A celebrity chef made a showcase to mark Black History Month in Huddersfield even more special.
Levi Roots was the star attraction at the event at the Hudawi Centre in Great Northern Street.
Levi shot to fame after he appeared on Dragon’s Den and convinced Peter Jones and Richard Farleigh to invest £50,000 in return for 40% of his company. His Reggae Reggae sauce brand took off and can now be found on shop shelves nationwide. Levi has gone on to champion several causes and now has his own restaurants.
Levi combined culinary story-telling and music as he sang and played the guitar to recall his journey to celebrity status.
The show brought together speakers, performers and artists from the world of health, politics, culture, entertainment and sport to create an evening that was attended by more than 300 members of Huddersfield black community.
When Levi’s parents came to the UK he stayed behind with his siblings in the care of his grandmother – and he owes her much of his understanding about good ingredients and healthy eating.
Heather Nicholson who helped to organise the event, said: “Levi shared some of the ups and downs of his life journey with wit, reflection and insight, drawing out messages about the value of family, power of music, legacy and self-belief. Clearly he knows how to hold a crowd, tell a good story and entertain, but there was an honesty that struck home.”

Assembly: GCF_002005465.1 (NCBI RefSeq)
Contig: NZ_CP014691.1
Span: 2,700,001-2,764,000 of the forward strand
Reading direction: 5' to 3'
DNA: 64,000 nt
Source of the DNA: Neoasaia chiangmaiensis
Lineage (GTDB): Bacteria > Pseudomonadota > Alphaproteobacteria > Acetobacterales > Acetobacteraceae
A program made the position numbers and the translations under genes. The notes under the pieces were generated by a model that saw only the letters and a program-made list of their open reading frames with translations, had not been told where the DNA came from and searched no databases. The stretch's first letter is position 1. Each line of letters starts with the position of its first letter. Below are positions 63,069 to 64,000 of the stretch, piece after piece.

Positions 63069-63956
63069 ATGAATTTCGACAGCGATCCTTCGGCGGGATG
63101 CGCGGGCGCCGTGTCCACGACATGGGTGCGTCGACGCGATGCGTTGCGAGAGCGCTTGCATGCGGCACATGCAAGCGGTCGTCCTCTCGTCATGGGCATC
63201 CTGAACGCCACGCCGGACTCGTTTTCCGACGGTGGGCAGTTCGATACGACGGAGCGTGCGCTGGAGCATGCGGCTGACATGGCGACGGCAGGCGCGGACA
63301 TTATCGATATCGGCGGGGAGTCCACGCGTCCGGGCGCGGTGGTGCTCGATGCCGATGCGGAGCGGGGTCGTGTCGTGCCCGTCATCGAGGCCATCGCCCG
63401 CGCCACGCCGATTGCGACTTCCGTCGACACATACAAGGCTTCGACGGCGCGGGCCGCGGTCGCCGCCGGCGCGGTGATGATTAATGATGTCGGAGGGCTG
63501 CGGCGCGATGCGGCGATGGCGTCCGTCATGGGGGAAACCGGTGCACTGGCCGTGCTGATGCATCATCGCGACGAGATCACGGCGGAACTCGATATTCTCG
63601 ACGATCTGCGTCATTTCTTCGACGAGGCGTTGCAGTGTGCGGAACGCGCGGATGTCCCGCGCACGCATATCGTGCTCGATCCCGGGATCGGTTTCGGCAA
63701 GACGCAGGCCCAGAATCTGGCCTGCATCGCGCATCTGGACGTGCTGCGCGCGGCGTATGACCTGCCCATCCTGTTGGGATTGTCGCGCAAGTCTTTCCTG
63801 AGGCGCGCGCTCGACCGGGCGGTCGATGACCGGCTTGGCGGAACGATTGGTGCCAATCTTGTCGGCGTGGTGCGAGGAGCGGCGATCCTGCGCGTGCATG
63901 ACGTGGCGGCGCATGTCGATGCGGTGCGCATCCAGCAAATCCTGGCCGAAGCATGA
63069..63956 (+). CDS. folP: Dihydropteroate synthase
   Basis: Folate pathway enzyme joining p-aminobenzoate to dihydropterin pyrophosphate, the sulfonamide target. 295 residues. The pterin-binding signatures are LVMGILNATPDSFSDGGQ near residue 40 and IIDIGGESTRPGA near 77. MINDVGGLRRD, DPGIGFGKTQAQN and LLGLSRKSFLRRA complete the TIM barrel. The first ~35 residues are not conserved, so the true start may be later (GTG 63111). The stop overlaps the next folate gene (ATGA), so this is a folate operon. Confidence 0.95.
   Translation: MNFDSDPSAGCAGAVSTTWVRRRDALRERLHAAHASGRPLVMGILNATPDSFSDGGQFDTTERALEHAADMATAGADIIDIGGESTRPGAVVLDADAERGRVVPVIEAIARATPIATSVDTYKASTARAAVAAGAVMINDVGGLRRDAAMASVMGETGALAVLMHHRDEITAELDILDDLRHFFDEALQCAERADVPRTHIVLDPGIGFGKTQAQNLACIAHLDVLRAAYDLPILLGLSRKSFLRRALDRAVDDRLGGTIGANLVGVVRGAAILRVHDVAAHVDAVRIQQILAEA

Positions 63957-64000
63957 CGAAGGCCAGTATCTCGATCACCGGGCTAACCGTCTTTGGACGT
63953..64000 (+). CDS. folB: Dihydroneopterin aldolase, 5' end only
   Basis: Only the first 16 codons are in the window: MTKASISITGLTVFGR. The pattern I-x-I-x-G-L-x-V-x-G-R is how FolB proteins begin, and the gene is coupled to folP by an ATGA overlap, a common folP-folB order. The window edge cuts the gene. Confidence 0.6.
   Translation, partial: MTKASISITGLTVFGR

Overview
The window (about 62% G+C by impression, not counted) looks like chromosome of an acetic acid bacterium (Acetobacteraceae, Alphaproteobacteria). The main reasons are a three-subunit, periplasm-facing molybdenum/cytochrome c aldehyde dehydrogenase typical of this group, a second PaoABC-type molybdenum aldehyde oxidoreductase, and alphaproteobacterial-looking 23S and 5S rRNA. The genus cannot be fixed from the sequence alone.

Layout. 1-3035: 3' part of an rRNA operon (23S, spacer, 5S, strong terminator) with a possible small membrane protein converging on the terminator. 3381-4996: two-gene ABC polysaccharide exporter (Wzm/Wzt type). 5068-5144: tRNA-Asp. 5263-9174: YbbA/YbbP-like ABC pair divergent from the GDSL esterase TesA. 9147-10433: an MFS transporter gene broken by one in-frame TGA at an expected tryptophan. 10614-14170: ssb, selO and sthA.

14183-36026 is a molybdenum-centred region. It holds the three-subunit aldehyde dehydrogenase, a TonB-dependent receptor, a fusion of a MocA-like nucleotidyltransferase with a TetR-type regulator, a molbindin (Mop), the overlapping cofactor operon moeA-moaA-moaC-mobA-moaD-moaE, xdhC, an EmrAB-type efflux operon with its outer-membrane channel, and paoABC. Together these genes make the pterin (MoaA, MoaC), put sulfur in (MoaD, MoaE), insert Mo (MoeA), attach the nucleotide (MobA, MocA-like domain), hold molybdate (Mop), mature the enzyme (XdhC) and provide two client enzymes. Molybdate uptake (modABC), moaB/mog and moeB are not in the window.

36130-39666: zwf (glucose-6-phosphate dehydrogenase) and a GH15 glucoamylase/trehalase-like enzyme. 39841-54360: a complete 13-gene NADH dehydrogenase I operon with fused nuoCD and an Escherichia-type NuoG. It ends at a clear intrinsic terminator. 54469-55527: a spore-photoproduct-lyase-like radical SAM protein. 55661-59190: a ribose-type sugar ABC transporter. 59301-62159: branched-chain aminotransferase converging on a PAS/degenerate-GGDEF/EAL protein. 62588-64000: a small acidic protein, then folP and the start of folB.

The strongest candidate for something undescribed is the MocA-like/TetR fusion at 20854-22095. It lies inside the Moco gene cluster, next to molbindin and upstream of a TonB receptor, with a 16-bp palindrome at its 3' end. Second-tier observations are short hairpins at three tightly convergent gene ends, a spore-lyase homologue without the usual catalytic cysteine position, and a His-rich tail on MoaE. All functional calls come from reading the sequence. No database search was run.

Other inspiring speakers included David Burton, Ophthalmology Registrar at York Teaching Hospital NHS Foundation Trust, who spoke of the benefits of having taken part in the Grace Kennedy Jamaican Birthright Programme and how it provides travel opportunities for 18-25 year olds to find out more about their Jamaican heritage.
Claude Hendrickson works with the Leeds West Indian Centre and has been active in the city’s Chapeltown area for over 30 years working to build positive community relations and create opportunities. He talked about different projects and of his recent survey of BME populations across different parts of West Yorkshire.
Emily Zobel Marshall from Leeds Becket University shared her research on trickster figures like Anansi the Spider from Caribbean and African folklore and the changing meaning of Carnival in the Caribbean and how its politics and performance has changed during its journey to the UK.
Other performers included the rap artist Spider Lee, Pure Elegance and members of Reach performing arts dance troupe.